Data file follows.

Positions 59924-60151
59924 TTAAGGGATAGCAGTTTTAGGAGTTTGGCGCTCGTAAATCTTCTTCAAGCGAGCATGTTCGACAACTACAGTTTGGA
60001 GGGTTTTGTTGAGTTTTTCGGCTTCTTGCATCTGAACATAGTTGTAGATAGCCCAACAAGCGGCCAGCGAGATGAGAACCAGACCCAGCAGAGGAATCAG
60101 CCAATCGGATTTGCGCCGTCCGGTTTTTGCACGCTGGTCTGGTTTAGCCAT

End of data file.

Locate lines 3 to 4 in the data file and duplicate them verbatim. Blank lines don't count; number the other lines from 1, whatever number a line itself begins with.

60001 GGGTTTTGTTGAGTTTTTCGGCTTCTTGCATCTGAACATAGTTGTAGATAGCCCAACAAGCGGCCAGCGAGATGAGAACCAGACCCAGCAGAGGAATCAG
60101 CCAATCGGATTTGCGCCGTCCGGTTTTTGCACGCTGGTCTGGTTTAGCCAT